Softball freshman off to unprecedented start

By Brent Meske, @brentmeskeDE

SIU softball’s pitching rotation had two freshmen join the group this season and one of them has rattled off three complete game shutouts through eight games.

Brianna Jones hadn’t allowed a run all season until the 92nd batter she faced doubled to center field, driving in the previous batter who singled up the middle.

Jones said she didn’t expect her career to start like this.


“I didn’t expect [three] shutouts, but I didn’t think I’d be throwing away five runs a game [either],” she said. “People were hitting me during the fall [season], but once [coach] Kerri [Blaylock] started working with me, I got more movement on my pitches.”

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In that time, she pitched 22.1 innings allowing 21 hits, four walks and two unearned runs while collecting 23 strikeouts. She was 3-1 with one save before facing Florida Gulf Coast on Saturday and is now 3-2 after the 6-5 loss to the Eagles.

Blaylock said she expected this kind of a start to the season when scouting Jones.

“I knew she could be good immediately,” she said. “As long as she hits her location and her spots, she’s very, very good.”

Blaylock said Jones, the hardest-thrower on the staff, is pitching faster than anyone she’s seen since Amy Harre. But that isn’t the only comparison to be drawn to the 2011 Saluki Hall of Fame inductee.

The four-year starter opened her career with two complete game shutouts, four saves and one complete game win with one unearned run allowed. She holds the all-time SIU career records for appearances, wins, complete games and shutouts.


Harre recorded 10 or more shutouts all four seasons — only two other pitchers have recorded double-digit shutouts in a season. With more than 35 games left on the schedule, 10 shutouts seems like a possibility for the Salukis’ current freshman.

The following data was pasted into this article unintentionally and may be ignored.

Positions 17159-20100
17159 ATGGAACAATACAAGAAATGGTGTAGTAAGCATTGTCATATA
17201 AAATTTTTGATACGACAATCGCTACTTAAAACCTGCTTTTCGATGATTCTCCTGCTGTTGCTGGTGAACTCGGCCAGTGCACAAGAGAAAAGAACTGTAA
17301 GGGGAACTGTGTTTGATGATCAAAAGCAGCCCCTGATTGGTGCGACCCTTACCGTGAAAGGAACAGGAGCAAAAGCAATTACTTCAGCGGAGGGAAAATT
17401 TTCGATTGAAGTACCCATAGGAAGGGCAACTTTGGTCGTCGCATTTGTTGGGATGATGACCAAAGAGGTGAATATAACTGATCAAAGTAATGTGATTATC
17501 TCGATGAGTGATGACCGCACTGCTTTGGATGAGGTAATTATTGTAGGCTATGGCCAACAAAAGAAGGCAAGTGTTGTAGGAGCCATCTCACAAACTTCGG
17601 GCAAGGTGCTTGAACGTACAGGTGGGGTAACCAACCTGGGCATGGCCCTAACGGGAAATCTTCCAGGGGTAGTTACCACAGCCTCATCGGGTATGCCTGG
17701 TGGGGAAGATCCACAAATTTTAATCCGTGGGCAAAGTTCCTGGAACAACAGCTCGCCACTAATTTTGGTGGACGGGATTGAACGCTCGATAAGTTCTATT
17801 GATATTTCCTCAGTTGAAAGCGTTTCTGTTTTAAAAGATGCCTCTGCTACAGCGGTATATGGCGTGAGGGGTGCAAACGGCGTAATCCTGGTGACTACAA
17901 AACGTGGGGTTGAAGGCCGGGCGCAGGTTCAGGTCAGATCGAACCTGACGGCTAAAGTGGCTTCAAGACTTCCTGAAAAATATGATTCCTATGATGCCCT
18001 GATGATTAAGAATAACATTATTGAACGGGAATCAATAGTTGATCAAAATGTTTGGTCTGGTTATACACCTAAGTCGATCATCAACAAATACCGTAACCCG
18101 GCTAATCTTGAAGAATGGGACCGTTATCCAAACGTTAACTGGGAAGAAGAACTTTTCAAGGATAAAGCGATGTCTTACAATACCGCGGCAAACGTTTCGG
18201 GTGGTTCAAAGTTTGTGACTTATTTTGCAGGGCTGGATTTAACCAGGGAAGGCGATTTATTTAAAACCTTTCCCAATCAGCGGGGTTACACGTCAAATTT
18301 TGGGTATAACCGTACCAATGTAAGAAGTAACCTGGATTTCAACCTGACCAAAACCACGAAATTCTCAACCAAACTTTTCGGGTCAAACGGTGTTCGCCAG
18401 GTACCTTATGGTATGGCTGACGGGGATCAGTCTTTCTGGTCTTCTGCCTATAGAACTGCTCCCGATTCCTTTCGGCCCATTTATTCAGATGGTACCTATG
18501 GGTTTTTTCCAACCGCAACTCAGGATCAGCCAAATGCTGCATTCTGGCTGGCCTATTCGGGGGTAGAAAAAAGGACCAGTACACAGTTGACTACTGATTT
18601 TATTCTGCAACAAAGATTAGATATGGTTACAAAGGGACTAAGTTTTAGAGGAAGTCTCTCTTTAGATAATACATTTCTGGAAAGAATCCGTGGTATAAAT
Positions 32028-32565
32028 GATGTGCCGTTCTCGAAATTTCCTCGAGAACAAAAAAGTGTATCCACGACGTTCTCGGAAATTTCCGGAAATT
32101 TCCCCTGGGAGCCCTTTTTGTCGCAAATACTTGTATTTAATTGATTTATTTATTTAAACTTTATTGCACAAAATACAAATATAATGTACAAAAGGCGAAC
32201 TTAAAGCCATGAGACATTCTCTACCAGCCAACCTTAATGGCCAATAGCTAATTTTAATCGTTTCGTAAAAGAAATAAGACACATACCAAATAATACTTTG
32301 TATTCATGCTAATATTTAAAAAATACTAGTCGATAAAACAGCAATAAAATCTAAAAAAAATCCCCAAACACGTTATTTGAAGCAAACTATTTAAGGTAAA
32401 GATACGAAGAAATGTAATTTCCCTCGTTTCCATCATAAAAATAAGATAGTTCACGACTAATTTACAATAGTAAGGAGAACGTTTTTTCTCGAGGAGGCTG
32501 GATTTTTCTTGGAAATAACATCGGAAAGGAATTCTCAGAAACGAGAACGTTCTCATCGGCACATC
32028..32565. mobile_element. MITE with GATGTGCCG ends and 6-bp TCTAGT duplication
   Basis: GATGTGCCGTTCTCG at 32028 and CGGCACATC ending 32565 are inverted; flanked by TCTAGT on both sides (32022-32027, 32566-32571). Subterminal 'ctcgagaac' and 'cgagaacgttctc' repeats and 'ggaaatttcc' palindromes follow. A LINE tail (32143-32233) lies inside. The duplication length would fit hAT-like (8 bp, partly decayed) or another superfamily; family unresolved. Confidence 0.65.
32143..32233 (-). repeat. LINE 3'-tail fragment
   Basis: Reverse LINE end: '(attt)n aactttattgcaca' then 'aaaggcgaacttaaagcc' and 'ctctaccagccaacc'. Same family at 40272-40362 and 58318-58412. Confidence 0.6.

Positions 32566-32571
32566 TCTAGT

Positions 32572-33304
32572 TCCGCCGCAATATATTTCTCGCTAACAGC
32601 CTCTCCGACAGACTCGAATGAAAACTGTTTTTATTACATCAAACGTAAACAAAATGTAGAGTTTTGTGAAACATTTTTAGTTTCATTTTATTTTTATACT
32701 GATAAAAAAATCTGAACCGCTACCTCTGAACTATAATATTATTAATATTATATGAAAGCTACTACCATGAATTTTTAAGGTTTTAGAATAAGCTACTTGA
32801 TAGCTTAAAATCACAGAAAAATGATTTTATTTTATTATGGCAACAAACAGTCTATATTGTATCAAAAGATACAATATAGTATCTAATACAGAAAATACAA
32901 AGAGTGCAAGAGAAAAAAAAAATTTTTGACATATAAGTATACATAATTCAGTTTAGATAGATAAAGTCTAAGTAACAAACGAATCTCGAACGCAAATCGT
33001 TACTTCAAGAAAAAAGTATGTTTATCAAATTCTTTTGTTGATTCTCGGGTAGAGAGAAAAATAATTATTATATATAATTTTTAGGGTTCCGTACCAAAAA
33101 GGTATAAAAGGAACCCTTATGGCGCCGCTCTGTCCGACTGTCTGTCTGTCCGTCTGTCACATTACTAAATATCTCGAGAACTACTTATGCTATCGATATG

She, Harre, Cassidy Scoggins and Nikki Waters are the only pitchers since 2002 to start her career with a shutout. Jones the only one to do so three times before allowing an earned run. Blaylock said Jones is already showing excellent demeanor and makeup, which she displayed during her save against Marshall last Friday.

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She entered the game with the Salukis leading 8-4 and runners at first and second. The first batter she faced doubled down the left field line, cutting the score to 8-6. Jones got the next three batters out to ensure the win for the Salukis, picking up her first collegiate save.

“She’s a big time competitor,” Blaylock said. “She want’s to be in there, she wants the ball.”

Competition started early for Jones, who said she started to play softball because her older brother played baseball and she wanted to follow in his footsteps. She continued with the sport, her brother didn’t.

At Coffee County High School— in Manchester, Tenn. — Jones was a three-time all-district pitcher while leading her team to two top-five finishes in state. She finished third in the nation in strikeouts with 372 in 2014 as a junior and had a 0.75 ERA.

Jones said she didn’t practice pitching much during high school because she pitched every game, but now she practices three or four times a week.

“I’m getting more accurate with my pitches,” she said. “If I miss my spot, it’s usually a strike but not exactly where Kerri wants it.”

Accuracy is the one part of the Tennessean’s game Blaylock wants to improve. She said if Jones can develop pinpoint accuracy, she’ll be unhittable.

Even without the precision pitching, Jones’ three shutouts are tied with Connecticut freshman Jill Stockley and Florida junior Delanie Gourley for the nation lead this season.

Jones has started her collegiate career the same way she has played her whole life; just go up and pitch. She said she doesn’t worry about the scouting report of hitters before or during the game and she makes her own adjustments as the game progresses.

Sophomore catcher Sydney Jones, who has caught 17 of Jones’ 24 innings this season, said it shows she trusts herself and the team trusts her pitching.

“At the beginning, Kerri asked if I wanted to know which hitters were good and which were slappers,” she said. “I told her it doesn’t matter to me, I’m just going to go out there and throw.”

Brent Meske can be reached at [email protected] or at 536-3333